The World's Mayor; Giuliani Rouses New York and Beyond

The Washington Times (Washington, DC), September 6, 2004 | Go to article overview
Save to active project

The World's Mayor; Giuliani Rouses New York and Beyond


Byline: Jane Novak Gavaghen, SPECIAL TO THE WASHINGTON TIMES

Aghast, the world watched the horrific events of September 11, unaware that it was a foreshadowing of a barbaric phenomenon that would spread to Istanbul, to Bali, to Riyadh, to Islamabad, to Baghdad, to Moscow, to Madrid and to Beersheba, that civilians the world over would be threatened with random death, beheading and kidnapping within a few years. The atrocities have become commonplace in 2004.

Rudolph Giuliani, "America's Mayor," led New Yorkers through their darkest and finest hour unbowed. During his speech at the Republican National Convention, Mr. Giuliani spoke of all America when he said: "The horror, the shock and the devastation of those attacks on the World Trade Center, the Pentagon and over the skies of Pennsylvania lifted a cloud from our eyes."

To a large degree, Mr. Giuliani was speaking to the wider world as well. There is now no safe corner, no alliance of convenience, no policy of appeasement that will protect families when terrorists decide to strike, as the news of nearly any day will attest: "We have carried out the sentence of God against 12 Nepalis who came from their country to fight the Muslims and to serve the Jews and the Christians ...believing in Buddha as their God," said a statement by the Army of Ansar al-Sunna, explaining their execution of 12 workers in Iraq.

The tactic of public brutalization of arbitrary civilians "did not start on September 11, 2001," Mr. Giuliani said. "It had been festering for many years ... and too often the response, particularly in Europe, was accommodation, appeasement and compromise."

The French had expected a degree of immunity from the terrorists' wrath in return for their sustained and vocal opposition to the U.S.-led war in Iraq. The recent kidnapping of two French journalists proved that expectation misguided. Le Figaro, employer of one of the journalists, pointed out that the Iraq war was "condemned by the president of the French Republic." The paper says, "France could have hoped to be spared this cruel ordeal." The hope of a separate peace for France exists no more. Anti-Americanism is no shield from jihadiis.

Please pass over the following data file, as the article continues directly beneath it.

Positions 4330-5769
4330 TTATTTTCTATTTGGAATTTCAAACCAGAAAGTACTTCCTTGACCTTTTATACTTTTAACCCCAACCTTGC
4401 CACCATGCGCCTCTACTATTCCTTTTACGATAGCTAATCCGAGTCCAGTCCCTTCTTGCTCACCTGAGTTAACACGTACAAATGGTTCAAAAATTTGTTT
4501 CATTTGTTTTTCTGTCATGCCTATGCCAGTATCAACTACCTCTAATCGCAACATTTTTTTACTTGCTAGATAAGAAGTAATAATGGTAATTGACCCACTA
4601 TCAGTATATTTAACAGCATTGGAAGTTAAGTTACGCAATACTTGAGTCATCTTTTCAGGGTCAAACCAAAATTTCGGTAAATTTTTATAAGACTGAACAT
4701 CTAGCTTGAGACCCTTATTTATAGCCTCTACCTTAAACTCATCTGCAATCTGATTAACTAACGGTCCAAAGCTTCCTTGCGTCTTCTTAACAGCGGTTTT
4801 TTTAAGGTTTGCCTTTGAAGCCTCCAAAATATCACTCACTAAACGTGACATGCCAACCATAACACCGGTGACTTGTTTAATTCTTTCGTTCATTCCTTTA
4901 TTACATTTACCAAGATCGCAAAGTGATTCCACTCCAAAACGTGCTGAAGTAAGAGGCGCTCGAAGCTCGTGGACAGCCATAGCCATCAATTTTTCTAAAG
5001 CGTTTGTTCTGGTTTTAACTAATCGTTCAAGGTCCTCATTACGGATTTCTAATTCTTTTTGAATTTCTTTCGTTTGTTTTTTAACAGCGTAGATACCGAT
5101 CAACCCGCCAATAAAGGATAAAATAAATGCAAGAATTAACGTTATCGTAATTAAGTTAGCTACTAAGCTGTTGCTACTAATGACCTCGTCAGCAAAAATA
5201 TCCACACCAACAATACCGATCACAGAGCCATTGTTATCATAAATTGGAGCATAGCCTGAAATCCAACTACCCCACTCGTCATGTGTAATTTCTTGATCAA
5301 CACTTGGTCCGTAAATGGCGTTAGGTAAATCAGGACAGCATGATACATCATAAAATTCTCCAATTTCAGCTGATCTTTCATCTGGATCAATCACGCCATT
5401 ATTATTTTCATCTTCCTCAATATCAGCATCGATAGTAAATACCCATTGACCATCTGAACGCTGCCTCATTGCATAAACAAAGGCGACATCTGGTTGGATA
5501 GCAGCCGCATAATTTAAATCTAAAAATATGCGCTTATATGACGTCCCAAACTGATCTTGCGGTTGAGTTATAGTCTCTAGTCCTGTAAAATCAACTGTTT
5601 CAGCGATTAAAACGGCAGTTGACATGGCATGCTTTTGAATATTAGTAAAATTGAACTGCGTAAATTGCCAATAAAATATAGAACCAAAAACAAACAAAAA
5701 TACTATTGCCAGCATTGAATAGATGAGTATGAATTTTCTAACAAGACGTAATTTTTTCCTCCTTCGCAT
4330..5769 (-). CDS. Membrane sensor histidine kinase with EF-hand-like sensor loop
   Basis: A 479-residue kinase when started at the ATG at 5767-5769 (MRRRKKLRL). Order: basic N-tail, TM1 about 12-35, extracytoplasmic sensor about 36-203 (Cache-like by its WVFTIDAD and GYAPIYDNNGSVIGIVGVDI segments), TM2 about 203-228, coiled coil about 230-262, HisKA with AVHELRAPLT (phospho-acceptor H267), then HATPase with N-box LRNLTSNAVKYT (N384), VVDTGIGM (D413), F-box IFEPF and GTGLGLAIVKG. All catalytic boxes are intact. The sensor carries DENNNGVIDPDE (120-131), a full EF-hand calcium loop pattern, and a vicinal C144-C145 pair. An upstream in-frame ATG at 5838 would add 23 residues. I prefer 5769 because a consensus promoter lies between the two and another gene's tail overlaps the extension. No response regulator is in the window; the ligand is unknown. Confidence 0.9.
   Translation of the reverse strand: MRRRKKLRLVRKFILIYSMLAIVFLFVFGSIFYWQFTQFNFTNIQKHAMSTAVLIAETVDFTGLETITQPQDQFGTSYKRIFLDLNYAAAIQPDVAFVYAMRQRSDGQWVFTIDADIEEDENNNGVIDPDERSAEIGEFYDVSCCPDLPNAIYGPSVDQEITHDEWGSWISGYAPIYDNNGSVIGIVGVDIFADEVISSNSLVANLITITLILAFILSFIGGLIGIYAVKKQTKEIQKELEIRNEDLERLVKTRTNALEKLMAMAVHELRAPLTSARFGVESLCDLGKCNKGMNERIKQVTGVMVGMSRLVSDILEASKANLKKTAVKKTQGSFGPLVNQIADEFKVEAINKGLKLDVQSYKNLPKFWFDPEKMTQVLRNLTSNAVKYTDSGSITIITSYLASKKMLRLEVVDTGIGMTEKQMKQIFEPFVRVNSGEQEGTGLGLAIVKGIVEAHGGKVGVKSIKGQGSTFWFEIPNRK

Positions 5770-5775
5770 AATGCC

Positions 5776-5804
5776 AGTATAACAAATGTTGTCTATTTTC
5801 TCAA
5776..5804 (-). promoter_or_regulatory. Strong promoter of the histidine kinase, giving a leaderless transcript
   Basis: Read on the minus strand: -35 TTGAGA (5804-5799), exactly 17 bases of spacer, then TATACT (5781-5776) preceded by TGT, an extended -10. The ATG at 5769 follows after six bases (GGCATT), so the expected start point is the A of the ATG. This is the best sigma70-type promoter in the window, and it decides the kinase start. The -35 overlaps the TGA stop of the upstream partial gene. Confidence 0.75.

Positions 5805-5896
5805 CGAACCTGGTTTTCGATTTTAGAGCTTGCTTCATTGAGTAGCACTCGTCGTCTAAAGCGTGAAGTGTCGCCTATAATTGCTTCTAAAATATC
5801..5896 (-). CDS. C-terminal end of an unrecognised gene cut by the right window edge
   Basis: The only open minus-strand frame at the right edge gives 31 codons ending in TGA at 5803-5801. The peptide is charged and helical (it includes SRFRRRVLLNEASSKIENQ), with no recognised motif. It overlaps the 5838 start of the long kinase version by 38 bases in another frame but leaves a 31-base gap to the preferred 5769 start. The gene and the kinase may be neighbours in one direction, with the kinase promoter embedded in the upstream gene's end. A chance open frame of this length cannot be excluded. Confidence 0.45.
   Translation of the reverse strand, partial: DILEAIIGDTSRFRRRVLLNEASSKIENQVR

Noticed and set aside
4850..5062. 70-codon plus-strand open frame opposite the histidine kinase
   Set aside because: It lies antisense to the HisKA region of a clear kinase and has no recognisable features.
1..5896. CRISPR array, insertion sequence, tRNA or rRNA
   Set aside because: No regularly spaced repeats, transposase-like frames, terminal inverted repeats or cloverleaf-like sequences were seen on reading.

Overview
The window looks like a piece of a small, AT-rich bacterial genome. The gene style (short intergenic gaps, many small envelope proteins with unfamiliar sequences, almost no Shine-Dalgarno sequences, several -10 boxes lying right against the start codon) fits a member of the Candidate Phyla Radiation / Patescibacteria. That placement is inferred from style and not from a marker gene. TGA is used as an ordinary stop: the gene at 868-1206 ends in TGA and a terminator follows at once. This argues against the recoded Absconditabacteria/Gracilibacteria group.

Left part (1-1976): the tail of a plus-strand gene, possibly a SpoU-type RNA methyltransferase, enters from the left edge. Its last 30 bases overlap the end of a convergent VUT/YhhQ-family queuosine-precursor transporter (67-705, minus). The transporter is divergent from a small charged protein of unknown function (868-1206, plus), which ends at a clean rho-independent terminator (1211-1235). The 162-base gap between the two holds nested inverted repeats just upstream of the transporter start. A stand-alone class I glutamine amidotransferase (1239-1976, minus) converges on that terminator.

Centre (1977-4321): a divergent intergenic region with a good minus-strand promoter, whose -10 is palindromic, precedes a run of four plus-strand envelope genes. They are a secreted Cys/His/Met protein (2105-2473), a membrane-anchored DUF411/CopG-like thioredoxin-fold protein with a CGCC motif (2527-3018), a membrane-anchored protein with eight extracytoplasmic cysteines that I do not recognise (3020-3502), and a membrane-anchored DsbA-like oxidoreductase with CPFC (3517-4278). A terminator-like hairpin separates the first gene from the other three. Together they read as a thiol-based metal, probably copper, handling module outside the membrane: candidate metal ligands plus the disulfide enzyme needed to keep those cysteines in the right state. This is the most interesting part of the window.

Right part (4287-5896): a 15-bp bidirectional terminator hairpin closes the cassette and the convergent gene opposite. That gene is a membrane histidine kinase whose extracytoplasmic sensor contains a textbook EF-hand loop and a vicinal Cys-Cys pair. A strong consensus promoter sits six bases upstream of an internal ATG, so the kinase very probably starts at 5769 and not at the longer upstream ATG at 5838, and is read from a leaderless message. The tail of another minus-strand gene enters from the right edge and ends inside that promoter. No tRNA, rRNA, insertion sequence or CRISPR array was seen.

It does often function though as a shield against domestic political reform, Mr. Giuliani noted: "Rather than trying to grant more freedom, create more income, improve education and basic health care, [some] governments deflect their own failures by pointing to America and Israel and other external scapegoats.

The rest of this article is only available to active members of Questia

Sign up now for a free, 1-day trial and receive full access to:

  • Questia's entire collection
  • Automatic bibliography creation
  • More helpful research tools like notes, citations, and highlights
  • Ad-free environment

Already a member? Log in now.

Notes for this article

Add a new note
If you are trying to select text to create highlights or citations, remember that you must now click or tap on the first word, and then click or tap on the last word.
Loading One moment ...
Project items
Notes
Cite this article

Cited article

Style
Citations are available only to our active members.
Sign up now to cite pages or passages in MLA, APA and Chicago citation styles.

Cited article

The World's Mayor; Giuliani Rouses New York and Beyond
Settings

Settings

Typeface
Text size Smaller Larger
Search within

Search within this article

Look up

Look up a word

  • Dictionary
  • Thesaurus
Please submit a word or phrase above.
Print this page

Print this page

Why can't I print more than one page at a time?

While we understand printed pages are helpful to our users, this limitation is necessary to help protect our publishers' copyrighted material and prevent its unlawful distribution. We are sorry for any inconvenience.
Full screen

matching results for page

Cited passage

Style
Citations are available only to our active members.
Sign up now to cite pages or passages in MLA, APA and Chicago citation styles.

Cited passage

Welcome to the new Questia Reader

The Questia Reader has been updated to provide you with an even better online reading experience.  It is now 100% Responsive, which means you can read our books and articles on any sized device you wish.  All of your favorite tools like notes, highlights, and citations are still here, but the way you select text has been updated to be easier to use, especially on touchscreen devices.  Here's how:

1. Click or tap the first word you want to select.
2. Click or tap the last word you want to select.

OK, got it!

Thanks for trying Questia!

Please continue trying out our research tools, but please note, full functionality is available only to our active members.

Your work will be lost once you leave this Web page.

For full access in an ad-free environment, sign up now for a FREE, 1-day trial.

Already a member? Log in now.

Are you sure you want to delete this highlight?